THE green revolution has brought many new pleasures to suburban gardens, not least of which is the remarkable experience of swimming in fresh, pure, silky-soft water, previously known only to those with access to a mountain stream. And the eco pool is even better in some ways, because the water temperature is usually at least a few degrees warmer!
It’s all made possible by applying the power of nature. Instead of a ton of eye-smarting chemicals, banks of aquatic plants filter and purify the water, just as they do in wetlands.
And instead of a sterile patch of blinding blue, you have soothing reflections, the delights of a water garden and a whole ecosystem; a world of birds, insects, and aquatic creatures, as well as a delicious place to swim.
There are other significant advantages too; because these systems require a less powerful pump than a standard pool you could reduce your pool’s electricity bill by as much as 60%. And there’s far less maintenance.
HOW A NATURAL SWIMMING POND WORKS Natural or eco pools need to be designed by an expert. They are usually constructed in two parts: a clear swimming area and a shallower filtration area where the plants grow, usually in gravel rather than soil, which is too rich in nutrients. This may be a walled bed within the perimeter of the pool, alongside it or completely separate but connected by piping.
A small pump circulates the water from the swimming area through the filtration area. Here filters inoculated with beneficial micro-organisms break down wastes which are absorbed by the plants, leaving clean, clear water that flows into the swimming area and back again.
In conventional chemically treated pools, nutrients tend to build up over time, creating perfect conditions for algae and bacteria to flourish. This is why you need to use more and more chemicals to keep the water clear. Conversely, natural swimming pools need less and less care as the plants use up all the nutrients, leaving nothing to encourage algae or bacteria.
AN IDEA WHOSE TIME HAS COMEThe natural swimming pond was developed in Austria in the 1980s, but only gained world attention when an example was featured at the Chelsea Flower Show in 2005. By then the mood had turned green and the time was right.
Demand has since exploded, according to water scientist Dr Jerome Davis, a biological filtration expert who founded Ecopools South Africa in 2006. At the same time huge strides have been made in the technology, making it much simpler to achieve and maintain the right balance for a perfectly functioning ecosystem. “We’ve discovered that the most important thing is to understand the water chemistry in any particular site and we design the filtration around that,” he says.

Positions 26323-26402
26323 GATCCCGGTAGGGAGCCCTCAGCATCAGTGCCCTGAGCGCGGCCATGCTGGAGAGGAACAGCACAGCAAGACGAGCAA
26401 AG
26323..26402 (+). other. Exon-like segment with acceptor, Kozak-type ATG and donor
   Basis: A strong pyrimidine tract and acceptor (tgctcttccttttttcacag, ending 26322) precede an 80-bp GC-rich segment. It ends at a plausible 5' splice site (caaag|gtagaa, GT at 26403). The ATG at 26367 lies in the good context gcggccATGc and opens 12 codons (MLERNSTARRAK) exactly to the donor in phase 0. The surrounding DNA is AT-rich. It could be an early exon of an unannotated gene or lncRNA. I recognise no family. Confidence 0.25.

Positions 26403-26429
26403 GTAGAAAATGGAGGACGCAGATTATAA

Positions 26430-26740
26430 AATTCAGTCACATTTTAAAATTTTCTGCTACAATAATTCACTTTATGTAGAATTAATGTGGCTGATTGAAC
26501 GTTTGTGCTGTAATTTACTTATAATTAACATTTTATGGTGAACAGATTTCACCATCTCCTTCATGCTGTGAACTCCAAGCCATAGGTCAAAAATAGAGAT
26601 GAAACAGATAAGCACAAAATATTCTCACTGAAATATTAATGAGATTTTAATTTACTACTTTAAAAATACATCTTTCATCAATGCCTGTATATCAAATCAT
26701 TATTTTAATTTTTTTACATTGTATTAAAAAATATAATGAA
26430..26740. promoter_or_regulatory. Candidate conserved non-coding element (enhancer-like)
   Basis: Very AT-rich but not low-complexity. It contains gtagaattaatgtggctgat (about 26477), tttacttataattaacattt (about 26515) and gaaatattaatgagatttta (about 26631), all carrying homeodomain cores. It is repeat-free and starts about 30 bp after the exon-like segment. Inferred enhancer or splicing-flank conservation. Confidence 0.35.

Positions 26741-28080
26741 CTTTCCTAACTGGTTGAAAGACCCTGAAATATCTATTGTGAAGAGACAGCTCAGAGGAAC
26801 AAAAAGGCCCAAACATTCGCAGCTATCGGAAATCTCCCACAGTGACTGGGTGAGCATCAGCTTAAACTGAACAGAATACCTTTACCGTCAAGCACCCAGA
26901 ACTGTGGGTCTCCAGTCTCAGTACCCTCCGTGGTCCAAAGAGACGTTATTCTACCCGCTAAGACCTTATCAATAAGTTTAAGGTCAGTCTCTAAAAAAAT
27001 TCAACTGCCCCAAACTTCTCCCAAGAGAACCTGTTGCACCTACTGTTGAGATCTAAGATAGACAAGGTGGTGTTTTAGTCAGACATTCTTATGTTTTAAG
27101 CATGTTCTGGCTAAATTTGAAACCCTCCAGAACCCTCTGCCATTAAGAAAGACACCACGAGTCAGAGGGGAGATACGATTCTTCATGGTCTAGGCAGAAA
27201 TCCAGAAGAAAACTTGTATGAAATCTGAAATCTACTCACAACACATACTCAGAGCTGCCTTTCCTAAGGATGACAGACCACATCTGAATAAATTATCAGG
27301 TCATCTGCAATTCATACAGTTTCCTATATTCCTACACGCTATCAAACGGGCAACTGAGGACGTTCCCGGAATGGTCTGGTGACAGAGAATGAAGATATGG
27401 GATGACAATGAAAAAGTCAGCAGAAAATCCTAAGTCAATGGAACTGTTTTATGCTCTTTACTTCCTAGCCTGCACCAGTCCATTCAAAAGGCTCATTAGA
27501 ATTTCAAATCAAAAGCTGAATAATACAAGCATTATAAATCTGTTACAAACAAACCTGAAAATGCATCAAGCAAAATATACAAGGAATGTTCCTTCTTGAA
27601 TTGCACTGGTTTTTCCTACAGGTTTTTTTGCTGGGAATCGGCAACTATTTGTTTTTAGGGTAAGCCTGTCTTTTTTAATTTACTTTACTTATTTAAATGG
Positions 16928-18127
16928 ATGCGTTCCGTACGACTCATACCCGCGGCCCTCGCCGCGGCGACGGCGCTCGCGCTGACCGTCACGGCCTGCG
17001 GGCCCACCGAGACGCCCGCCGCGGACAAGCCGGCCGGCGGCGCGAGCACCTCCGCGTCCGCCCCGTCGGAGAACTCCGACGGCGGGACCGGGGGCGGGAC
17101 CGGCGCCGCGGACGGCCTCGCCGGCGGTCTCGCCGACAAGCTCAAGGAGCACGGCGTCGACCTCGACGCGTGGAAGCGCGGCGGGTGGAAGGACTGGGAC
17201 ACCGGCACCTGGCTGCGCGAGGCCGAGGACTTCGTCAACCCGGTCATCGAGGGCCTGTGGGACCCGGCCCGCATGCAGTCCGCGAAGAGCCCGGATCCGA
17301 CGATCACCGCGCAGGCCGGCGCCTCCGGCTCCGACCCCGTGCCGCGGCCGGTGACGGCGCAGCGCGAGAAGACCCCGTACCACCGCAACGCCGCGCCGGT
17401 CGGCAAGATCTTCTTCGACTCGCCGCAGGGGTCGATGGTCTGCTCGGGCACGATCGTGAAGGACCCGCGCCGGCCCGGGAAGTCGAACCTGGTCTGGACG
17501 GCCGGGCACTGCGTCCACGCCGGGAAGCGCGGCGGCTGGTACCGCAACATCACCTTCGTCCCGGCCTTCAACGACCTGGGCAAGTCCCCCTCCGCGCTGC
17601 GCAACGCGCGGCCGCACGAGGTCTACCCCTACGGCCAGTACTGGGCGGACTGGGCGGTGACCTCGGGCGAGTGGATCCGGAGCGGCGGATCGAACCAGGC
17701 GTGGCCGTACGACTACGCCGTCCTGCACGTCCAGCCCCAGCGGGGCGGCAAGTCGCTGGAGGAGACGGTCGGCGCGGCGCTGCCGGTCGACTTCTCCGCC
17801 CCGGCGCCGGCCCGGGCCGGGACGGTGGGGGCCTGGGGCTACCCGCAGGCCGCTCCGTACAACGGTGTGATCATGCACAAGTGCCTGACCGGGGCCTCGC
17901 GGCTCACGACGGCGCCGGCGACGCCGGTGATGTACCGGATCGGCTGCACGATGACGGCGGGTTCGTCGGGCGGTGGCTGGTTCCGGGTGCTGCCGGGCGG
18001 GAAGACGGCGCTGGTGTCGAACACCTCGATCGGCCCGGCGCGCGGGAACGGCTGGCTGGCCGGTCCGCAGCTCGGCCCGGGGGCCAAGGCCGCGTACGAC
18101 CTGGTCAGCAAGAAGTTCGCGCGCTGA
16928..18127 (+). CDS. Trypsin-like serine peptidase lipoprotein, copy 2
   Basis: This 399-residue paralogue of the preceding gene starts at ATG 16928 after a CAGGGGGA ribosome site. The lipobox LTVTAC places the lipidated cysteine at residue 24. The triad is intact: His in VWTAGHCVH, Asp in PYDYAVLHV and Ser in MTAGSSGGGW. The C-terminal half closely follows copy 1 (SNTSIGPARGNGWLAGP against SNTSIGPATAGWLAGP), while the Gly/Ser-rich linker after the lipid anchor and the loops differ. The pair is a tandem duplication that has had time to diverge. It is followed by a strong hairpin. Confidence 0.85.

For instance, it was initially not possible to apply the principle to small pools but now even plunge pools no more than two metres across can be successfully built.
Each installation is specifically designed to suit not only the water chemistry but also the microclimate and the style of the garden.
Ecopools now works all over the world with a network of international partners and a a great South African success story.
CONVERSIONS AND CONVERTS
Most standard pools can be converted, with considerable success. Dedicated environmentalists Frank and Ida Raimondo converted their old rectangular pool three years ago. Frank looked upon it as an experiment and did not want to tamper with the pool shell in any way, in case the conversion did not work to his satisfaction.
So Jerome Davis used floating rafts of plants in polywood anchored to the rim of the pool.
“We’re absolutely thrilled with it,” says Ida. “It makes for wonderful swimming and it looks so much more attractive in the garden.” She points out, however, that just as an organic garden has a different aesthetic, so do natural pools.
“This is not an environment without little nunus, and not everyone likes that idea.”
While the water is absolutely pure and clean enough to drink, some people feel squeamish about swimming with water beetles, small crustaceans and other aquatic life.
If you are a less-than-dedicated eco gardener, you can convert a traditional blue pool to a much more natural looking rock pool.
The water will still be chemically treated but the pool will look very appealing and much more harmonious in the garden picture. Visit www.dewetenviro.co.za for examples of this.
The organic filtration section in a natural swimming pool is actually a wetland in miniature that will draw a whole new range of birds, insects and frogs to your garden
It provides a superb window into nature for children and the ecosystem also supports various predators such as dragonfly larvae, water beetles, and skimmers, all of which eat mosquito larvae — so, no mosquitoes, at least not from the pool. The water in natural swimming ponds is highly oxygenated; mosquitoes only breed in low-oxygen environments such as stagnant pools.
Wild geese and migrant duck may visit the pool without too many problems, but if you have a permanent flock of domestic duck they should be kept away as they will deposit too many nutrients into the system. Fish are likewise not a good idea. © Source: Home Weekly